VA Disability Ratings For Sleep Apnea
VA disability benefits claim for a veteran coping with sleep apnea are among the most common claims the VA gets. If you're eligible for VA disability benefits based on your medical condition, we've explained everything you must know about your sleep apnea VA disability ratings.
Causes Of Sleep Apnea
There're several potential causes of sleep apnea disorder in adults. However, in veterans specifically, the most common causes include:
- Excessive or long-term exposure to fumes and dust;
- Anxiety and depression associated with combat; and
- Weight gain
Sleep Apnea And Sleep disturbances Symptoms In Veterans
The common signs and symptoms of different types of sleep apnea often overlap, making it hard to diagnose which type a veteran has. However, the most common ones include:
- Gasping for air while sleeping
- Narrowed airway
- Nasal congestion
- Morning headaches
- Waking with a dry mouth
- Difficulty focusing
- Risks of Sleep Apnea
- Neck circumference
- Being older
- Being male
- Family history
- Medical conditions
- Use of sedatives, certain medications, or tranquilizers
- Alcohol abuse
Sleep Apnea And Its Types
Sleep apnea is a disorder that detrimentally affects a person's health and overall well-being. People suffering from untreated sleep apnea frequently stop breathing throughout the night. It often happens within a single night's sleep, leading to the brain receiving decreased oxygen.
The VA identifies three types of sleep apnea disorder, such as:
Obstructive Sleep Apnea (OSA)
It's the most common type of sleep apnea disorder. OSA happens when your airway becomes blocked while sleeping– generally because soft tissue collapses at the back of your throat.
As per the NSF (National Sleep Foundation), OSA (obstructive sleep apnea) affects about 18 million U.S. people.
Central Sleep Apnea (CSA)
With central sleep apnea, a person's airway doesn't necessarily block while sleeping, but your brain doesn't trigger your muscles to breathe correctly. It usually ties back to certain instability in the respiratory control center of your brain.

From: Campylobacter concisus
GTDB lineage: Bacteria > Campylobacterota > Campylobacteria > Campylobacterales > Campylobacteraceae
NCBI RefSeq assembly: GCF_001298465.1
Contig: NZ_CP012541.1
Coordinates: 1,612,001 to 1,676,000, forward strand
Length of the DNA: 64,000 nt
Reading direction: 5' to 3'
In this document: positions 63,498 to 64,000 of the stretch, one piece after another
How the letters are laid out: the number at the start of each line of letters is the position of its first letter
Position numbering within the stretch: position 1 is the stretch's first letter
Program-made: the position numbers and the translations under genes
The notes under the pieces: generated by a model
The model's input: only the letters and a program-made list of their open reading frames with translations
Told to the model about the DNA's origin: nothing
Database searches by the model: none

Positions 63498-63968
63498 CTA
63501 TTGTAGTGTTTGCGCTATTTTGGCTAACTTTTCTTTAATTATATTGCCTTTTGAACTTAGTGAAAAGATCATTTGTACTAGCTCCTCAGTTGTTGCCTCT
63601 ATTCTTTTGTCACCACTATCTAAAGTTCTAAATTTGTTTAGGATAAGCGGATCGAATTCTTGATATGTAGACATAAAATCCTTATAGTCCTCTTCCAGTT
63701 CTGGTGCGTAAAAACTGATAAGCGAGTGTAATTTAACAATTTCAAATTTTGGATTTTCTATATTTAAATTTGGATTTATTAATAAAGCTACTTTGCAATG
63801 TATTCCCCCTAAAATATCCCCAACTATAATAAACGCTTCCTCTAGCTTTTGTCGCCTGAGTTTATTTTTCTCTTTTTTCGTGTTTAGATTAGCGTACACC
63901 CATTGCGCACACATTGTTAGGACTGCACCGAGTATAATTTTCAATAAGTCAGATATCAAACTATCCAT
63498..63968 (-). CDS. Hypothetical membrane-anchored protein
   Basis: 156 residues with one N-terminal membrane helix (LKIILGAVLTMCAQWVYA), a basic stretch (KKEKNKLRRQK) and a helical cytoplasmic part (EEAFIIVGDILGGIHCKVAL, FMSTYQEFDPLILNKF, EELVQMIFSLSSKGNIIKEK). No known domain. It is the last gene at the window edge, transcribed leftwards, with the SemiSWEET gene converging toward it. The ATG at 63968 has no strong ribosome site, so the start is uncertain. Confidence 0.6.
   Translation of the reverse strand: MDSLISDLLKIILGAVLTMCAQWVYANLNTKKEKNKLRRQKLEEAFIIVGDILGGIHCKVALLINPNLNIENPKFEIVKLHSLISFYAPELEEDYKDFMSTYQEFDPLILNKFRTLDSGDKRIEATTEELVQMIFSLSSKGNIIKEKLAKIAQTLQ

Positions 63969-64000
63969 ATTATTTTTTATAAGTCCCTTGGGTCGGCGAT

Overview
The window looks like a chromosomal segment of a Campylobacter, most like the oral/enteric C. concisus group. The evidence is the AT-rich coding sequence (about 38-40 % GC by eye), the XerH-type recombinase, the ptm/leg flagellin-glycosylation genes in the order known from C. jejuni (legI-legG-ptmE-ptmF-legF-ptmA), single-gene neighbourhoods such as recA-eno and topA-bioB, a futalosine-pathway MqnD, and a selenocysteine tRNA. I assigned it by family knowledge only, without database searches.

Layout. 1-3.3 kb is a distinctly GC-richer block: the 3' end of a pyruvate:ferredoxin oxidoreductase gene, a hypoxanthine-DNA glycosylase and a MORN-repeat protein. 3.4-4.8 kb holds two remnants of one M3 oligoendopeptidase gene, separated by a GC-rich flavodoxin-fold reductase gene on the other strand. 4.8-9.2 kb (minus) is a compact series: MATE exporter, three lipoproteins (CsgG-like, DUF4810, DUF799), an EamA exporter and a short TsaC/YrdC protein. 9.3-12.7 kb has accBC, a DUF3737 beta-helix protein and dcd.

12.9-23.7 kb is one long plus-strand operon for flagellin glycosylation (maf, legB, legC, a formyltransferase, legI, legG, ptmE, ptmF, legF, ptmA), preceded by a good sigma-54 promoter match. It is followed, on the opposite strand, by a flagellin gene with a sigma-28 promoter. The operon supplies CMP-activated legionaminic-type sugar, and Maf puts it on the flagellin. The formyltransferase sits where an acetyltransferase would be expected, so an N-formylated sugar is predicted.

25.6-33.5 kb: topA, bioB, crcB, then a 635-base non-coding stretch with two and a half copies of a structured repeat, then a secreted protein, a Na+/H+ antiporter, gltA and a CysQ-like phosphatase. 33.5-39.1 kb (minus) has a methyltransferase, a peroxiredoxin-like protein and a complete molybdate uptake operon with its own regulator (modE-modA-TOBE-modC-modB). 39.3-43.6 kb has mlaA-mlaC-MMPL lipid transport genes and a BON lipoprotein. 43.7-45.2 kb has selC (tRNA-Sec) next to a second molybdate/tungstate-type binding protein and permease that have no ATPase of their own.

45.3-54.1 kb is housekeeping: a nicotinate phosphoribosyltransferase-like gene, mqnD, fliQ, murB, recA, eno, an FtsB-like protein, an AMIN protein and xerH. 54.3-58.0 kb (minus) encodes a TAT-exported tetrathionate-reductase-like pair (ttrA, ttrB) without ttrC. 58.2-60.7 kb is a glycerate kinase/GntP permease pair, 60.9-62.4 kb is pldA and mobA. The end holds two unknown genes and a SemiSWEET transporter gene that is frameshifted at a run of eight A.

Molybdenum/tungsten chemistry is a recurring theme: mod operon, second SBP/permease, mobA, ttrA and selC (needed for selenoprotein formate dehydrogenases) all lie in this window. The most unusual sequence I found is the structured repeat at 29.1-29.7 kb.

Mixed Sleep Apnea (MSA)
It combines OSA and CSA types of sleep apnea disorder listed above.
Some people view sleep apnea disorder as more of a nuisance; it may lead to serious long-term effects if left untreated.
For instance, excessive daytime sleepiness may result in difficulty focusing and falling asleep during work, which will make meeting work deadlines very challenging. Individuals with sleep apnea disorder are at higher risk of involving in motor vehicle collisions and workplace accidents.
Establishing Service Connection For Sleep Apnea
To establish a direct military service connection for your sleep apnea, you must prove that you have the following:
- A current diagnosis of sleep apnea disorder;
- An in-service illness, injury, or event; and
- A nexus or connection that proves your sleep apnea is linked to your in-service injury, illness, or event.
Additionally, veterans can develop service connections for their condition on a secondary basis. It means that the veteran already has a service-connected disability that resulted in the veteran experiencing sleep apnea. In that scenario, there should have a nexus to link your sleep apnea to the previous service-connected disability.
A few conditions that can be secondary to the veteran's sleep apnea include but are not restricted to:
- Mental health conditions;
- Heart conditions; and